The takeaway? Expectations and beliefs matter. If you believe something is going to help heal your broken heart, it’s possible that it will work.
On Dealing With the Rejection Response
“Remember that, while you can’t control these feelings, you can control how you respond to them. Remind yourself that part of what you feel happens automatically and make a large effort to behave responsibly,” advises relationship and family therapist Roger Gil.
The way we behave can have a huge impact on how we feel. Ever heard that smiling can make you happier? There’s truth in that. Remember, while it may not align with how you’re feeling, making mature choices can seriously benefit you in the long run. You don’t want to regret calling up your ex—or worse.
While you shouldn’t wallow forever post breakup, a study by Grace Larson shows that people who regularly spoke and answered questions about their breakup reported being able to process it better than the people who simply filled out surveys. This study proposes the idea that calm reflection can actually aid the healing process. However, it’s important to note that dwelling for too long is not helpful.
Talk to your friends or family about how you’re feeling and what the experience has been like for you. Writing about the experience as if you’re talking to a friend may also be cathartic and healing.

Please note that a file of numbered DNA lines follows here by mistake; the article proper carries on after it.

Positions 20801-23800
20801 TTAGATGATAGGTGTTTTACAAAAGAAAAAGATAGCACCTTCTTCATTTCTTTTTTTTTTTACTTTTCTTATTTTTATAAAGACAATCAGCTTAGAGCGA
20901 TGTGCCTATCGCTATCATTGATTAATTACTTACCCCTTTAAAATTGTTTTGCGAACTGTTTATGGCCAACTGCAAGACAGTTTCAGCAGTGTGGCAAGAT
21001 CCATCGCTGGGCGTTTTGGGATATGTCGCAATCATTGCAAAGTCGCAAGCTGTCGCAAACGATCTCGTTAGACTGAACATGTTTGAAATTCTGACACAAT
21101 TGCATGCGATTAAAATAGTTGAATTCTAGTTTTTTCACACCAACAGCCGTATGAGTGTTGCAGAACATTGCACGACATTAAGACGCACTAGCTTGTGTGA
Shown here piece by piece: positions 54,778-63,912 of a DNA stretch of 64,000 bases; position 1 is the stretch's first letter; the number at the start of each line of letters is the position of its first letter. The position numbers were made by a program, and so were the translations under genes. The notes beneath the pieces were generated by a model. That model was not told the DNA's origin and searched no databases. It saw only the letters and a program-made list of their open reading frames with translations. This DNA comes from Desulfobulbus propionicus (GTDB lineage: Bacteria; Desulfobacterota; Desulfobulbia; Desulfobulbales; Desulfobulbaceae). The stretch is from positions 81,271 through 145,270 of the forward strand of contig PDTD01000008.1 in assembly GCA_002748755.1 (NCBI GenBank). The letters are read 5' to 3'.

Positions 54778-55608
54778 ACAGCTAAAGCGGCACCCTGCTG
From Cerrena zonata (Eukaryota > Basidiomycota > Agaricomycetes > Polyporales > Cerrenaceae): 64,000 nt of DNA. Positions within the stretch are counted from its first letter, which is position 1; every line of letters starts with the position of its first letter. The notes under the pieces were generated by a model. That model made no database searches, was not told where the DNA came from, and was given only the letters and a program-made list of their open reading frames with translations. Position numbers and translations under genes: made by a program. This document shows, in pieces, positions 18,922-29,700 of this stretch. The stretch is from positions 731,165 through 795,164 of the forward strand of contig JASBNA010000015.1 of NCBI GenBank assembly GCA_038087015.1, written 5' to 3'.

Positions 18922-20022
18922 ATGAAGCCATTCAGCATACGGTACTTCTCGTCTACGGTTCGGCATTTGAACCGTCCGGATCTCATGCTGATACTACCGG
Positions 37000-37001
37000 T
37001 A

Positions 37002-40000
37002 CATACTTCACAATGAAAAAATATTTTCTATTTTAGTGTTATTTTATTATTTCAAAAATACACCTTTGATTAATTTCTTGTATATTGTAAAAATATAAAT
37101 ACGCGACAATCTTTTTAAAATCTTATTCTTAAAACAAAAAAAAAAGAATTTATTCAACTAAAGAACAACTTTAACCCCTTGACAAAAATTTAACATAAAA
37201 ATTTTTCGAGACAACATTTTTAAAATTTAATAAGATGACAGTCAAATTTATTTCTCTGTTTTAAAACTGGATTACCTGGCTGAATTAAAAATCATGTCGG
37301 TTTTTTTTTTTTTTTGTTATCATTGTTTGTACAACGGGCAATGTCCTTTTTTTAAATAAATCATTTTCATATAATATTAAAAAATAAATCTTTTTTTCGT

It sounds cliché, but focusing on the positive aspects of the ended relationship can actually help you move on. Various studies show that people who coped through positive reinterpretation of their breakup experience were more likely to experience a positive outcome.
Here, again, positive writing can create positive emotions in both the short and long term. Maybe it’s time to start a journal, eh?
Being broken up with will never be a pleasant experience. Understanding the reasons behind why you feel this pain and sadness post-split is useful, but it can’t take away the pain when it happens. We have yet to discover an instant antidote for heartbreak, so accept that recovery can take some time. Luckily, recent research suggests that the majority of people overestimate how long it will take them to recover. Furthermore, Monmouth University psychologist Gary Lewandowski found that many people who went through a breakup reported that it helped them to grow and learn from the experience.
Breakups are painful, but I can promise that it won’t hurt forever.
If your breakup has worsened existing depression or if you are worried that you’re suffering from new symptoms, here are some hotline resources that you can contact:
Substance Abuse and Mental Health Services Administration (SAMHSA): 1-800-662-HELP (4357)
National Hopeline Network: 1-800-SUICIDE (784-2433)
National Youth Crisis Hotline: 1-800-448-4663